Sunday, June 30, 2013

How long can it take to learn Lucid Dreaming?

Generally, the time it takes for an individual to learn and practice lucid dreaming depends on the individuals traits. While some people don’t need to learn the skill, others have to dedicate some of their time in learning the strategies that can enable them to acquire the skill and how to implement them.
So, when talking about the number of days it will take someone to learn and practice lucidity, there are so many individualistic factors, which we have to first of all consider. These are usually determining factors which can help you in predicting the time it would take you to develop this wonderful skill, and experience your first ever lucid dream.  Some of these determinants include:
Ø  Your proficiency in recalling dreams. The better you are at recalling dreams, the shorter it will take you to learn lucidity.
Ø  The number of hours you are willing to dedicate for practicing mental exercises
Ø  The availability of lucid induction devices in your home
Ø  Ability to diligently practice what you have learned.
Ø  Are you gifted with a well developed critical thinking faculty?
Ø  The extent of your understanding the secret or concept of each of the strategies.
If you are fortunate enough to have all those features listed above, then, you can be a fairy fast learner of lucid dreaming. Once you have your first every lucid dreaming, subsequent practice will boost your proficiency, thereby making you an expert lucid dreamer.
Lynne Levitan, an expert lucid dreamer, who is also one of the prominent writers of Lucidity Institute, described her experiences with learning lucid dreaming in the following words:
"I first heard of lucid dreaming in April of 1982, when I took a course from Dr. LaBerge at Stanford University. I had had the experience many years before and was very interested to learn to do it again, as well as to get involved in the research. First I had to develop my dream recall, because at the time I only remembered two or three dreams per week. In a couple of months I was recalling 3 to 4 or more per night, and in July (about three months after starting) I had my first lucid dream since adolescence. I worked at it on and off for the next four years (not sleeping much as a student) and reached the level of 3 to 4 lucid dreams per week. Along the way, I tested several prototypes of the DreamLight lucid dream induction device and they clearly helped me to become more proficient at realizing when I was dreaming. During the first two years that we were developing the DreamLight, I had lucid dreams on half of the nights I used one of these devices, compared to once a week or less without. In considering how long it took me to get really good at lucid dreaming, note that I did not have the benefit of the thoroughly studied and explained techniques now available either, because the research had not yet been done nor the material written. Therefore, people now should be able to accomplish the same learning in far less time given, of course, sufficient motivation."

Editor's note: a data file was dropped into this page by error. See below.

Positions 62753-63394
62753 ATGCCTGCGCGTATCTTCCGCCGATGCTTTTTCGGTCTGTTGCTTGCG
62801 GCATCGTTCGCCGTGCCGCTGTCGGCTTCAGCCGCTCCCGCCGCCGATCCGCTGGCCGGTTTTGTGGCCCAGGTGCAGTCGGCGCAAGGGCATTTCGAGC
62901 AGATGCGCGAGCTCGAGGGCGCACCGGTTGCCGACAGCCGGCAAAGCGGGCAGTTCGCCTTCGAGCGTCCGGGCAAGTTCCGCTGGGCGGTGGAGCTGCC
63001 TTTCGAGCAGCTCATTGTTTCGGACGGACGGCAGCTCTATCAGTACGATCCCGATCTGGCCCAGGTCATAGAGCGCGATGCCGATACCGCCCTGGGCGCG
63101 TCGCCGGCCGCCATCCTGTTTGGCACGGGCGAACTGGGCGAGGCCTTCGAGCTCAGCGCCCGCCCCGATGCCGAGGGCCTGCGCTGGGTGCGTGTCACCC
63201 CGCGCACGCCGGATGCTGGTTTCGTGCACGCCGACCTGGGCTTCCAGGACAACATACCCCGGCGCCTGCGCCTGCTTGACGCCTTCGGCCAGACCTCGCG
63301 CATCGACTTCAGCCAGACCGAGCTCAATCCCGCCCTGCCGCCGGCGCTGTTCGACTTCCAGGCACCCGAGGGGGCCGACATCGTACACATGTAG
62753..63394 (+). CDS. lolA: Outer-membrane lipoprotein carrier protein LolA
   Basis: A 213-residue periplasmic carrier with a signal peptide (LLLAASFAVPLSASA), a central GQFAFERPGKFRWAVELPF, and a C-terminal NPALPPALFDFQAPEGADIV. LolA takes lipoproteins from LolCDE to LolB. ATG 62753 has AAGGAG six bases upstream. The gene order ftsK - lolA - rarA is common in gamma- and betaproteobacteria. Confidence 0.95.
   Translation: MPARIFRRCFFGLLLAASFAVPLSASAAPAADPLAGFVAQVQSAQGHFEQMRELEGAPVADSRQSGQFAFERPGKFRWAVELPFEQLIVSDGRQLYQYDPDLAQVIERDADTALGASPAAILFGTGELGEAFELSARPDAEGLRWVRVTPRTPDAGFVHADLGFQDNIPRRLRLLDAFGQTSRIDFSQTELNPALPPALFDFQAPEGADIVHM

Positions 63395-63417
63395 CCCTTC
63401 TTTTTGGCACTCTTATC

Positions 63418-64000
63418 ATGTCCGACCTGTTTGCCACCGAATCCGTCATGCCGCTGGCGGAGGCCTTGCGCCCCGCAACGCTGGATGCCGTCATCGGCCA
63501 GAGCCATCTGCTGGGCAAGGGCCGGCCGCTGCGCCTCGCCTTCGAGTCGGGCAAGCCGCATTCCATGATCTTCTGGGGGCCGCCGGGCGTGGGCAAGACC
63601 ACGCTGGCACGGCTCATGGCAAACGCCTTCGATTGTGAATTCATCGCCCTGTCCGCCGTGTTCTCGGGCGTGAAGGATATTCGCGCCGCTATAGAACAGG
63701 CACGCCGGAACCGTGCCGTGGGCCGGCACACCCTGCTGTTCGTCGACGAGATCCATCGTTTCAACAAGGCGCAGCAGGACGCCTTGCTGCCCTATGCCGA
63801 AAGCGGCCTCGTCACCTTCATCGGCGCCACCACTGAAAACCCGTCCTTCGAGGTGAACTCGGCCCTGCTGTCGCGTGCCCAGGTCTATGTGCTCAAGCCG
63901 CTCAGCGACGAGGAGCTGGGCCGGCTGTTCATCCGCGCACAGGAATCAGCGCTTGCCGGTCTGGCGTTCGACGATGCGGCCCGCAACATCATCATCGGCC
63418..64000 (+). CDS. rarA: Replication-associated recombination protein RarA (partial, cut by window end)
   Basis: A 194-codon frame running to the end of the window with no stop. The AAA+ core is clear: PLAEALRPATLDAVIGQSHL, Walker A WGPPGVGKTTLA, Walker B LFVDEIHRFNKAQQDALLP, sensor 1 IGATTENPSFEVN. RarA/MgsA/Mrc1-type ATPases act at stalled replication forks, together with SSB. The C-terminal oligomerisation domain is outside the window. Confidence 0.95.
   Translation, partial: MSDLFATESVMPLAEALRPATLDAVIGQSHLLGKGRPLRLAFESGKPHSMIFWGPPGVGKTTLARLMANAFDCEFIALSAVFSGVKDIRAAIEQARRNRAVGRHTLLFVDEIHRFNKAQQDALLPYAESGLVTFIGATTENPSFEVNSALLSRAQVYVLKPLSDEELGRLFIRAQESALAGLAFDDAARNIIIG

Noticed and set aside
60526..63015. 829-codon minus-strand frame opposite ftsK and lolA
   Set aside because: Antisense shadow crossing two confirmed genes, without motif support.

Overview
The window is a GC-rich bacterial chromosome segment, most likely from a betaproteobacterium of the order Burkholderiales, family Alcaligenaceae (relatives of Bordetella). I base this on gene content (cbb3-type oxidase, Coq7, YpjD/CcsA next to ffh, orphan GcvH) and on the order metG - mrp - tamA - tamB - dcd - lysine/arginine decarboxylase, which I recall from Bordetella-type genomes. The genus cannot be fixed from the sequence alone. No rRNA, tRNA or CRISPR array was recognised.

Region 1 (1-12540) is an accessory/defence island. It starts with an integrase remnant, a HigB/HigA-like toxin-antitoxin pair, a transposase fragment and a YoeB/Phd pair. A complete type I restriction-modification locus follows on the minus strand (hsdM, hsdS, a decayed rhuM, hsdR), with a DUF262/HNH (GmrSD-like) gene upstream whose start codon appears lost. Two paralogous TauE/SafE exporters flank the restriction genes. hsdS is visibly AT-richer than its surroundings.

From Levitan’s account described above, we discovered that once a learner had a lucid dream, his experiences is likely to increase, provided he continued with the learning strategy. This is exactly the secret behind Dr. LaBerge’s success. His own case gives a more tangible picture of the process of learning luciddreaming

Dr. LaBerge was actually one of the most prominent scientists that carried out extensive researches over lucidity. It was even the phenomenon that he studied for his doctoral dissertation, an activity that enabled him to quickly learn how to have the dream as frequent as possible. This of coursed increased his frequency of lucid dreaming from about one per month to up to four a night. He became so skillful that he was able to have lucid dream at will, throughout the duration of his PhD course. Actually, Dr. LaBerge’s success can be attributed to the techniques he invented for improving lucidity.

Who can learn Lucid Dreaming?

As we are going to see later in this book, there are so many advantages that are associated with luciddreaming. The immense benefits accruable from this unique type of dream have made it very imperative for every human to learn this unique type of dream. Fortunately, since everybody dreams, it is then possible for everybody to learn this special type of phenomenon.